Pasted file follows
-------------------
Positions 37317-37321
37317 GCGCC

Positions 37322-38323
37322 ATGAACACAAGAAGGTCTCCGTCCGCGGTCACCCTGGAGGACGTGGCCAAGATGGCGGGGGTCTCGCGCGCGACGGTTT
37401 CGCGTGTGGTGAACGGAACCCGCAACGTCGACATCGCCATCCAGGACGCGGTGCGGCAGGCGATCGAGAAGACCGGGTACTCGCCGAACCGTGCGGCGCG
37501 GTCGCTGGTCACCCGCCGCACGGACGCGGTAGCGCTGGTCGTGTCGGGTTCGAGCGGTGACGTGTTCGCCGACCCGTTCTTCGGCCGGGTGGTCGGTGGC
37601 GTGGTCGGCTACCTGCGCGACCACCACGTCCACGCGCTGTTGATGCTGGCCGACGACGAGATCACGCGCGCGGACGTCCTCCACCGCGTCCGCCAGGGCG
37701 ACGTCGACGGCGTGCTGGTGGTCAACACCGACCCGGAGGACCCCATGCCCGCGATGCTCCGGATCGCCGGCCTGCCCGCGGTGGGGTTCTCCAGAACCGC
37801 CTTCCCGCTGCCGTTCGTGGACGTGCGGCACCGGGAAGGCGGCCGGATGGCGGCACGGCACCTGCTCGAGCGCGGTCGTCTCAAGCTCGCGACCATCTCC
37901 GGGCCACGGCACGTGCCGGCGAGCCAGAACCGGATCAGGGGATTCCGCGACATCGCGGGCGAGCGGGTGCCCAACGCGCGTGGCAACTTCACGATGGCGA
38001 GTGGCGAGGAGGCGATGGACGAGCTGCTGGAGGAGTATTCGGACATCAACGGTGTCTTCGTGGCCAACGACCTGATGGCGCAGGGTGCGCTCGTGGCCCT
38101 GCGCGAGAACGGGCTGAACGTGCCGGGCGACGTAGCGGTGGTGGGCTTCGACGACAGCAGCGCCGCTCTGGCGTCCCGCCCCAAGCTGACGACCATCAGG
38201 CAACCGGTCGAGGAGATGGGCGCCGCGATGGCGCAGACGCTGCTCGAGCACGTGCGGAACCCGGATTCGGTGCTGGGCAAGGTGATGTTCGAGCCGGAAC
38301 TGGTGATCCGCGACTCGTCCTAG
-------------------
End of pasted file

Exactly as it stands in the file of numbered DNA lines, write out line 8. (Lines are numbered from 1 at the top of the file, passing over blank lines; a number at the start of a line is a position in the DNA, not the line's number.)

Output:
37701 ACGTCGACGGCGTGCTGGTGGTCAACACCGACCCGGAGGACCCCATGCCCGCGATGCTCCGGATCGCCGGCCTGCCCGCGGTGGGGTTCTCCAGAACCGC